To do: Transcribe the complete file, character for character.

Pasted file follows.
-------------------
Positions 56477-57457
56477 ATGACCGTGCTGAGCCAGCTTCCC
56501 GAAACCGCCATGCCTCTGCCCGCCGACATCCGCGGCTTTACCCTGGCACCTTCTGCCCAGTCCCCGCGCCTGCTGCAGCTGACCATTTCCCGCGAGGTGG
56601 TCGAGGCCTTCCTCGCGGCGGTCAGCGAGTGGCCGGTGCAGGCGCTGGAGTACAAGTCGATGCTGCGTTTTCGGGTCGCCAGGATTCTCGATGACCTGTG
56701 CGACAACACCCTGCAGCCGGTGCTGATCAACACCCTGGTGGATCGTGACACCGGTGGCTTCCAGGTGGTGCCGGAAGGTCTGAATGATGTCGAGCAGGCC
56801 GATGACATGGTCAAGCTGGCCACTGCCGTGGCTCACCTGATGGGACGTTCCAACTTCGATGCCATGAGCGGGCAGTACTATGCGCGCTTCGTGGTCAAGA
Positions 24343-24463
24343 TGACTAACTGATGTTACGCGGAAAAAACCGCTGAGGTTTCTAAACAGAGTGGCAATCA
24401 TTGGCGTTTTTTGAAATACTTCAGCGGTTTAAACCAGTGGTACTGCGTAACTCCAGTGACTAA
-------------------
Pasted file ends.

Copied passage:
Positions 56477-57457
56477 ATGACCGTGCTGAGCCAGCTTCCC
56501 GAAACCGCCATGCCTCTGCCCGCCGACATCCGCGGCTTTACCCTGGCACCTTCTGCCCAGTCCCCGCGCCTGCTGCAGCTGACCATTTCCCGCGAGGTGG
56601 TCGAGGCCTTCCTCGCGGCGGTCAGCGAGTGGCCGGTGCAGGCGCTGGAGTACAAGTCGATGCTGCGTTTTCGGGTCGCCAGGATTCTCGATGACCTGTG
56701 CGACAACACCCTGCAGCCGGTGCTGATCAACACCCTGGTGGATCGTGACACCGGTGGCTTCCAGGTGGTGCCGGAAGGTCTGAATGATGTCGAGCAGGCC
56801 GATGACATGGTCAAGCTGGCCACTGCCGTGGCTCACCTGATGGGACGTTCCAACTTCGATGCCATGAGCGGGCAGTACTATGCGCGCTTCGTGGTCAAGA
Positions 24343-24463
24343 TGACTAACTGATGTTACGCGGAAAAAACCGCTGAGGTTTCTAAACAGAGTGGCAATCA
24401 TTGGCGTTTTTTGAAATACTTCAGCGGTTTAAACCAGTGGTACTGCGTAACTCCAGTGACTAA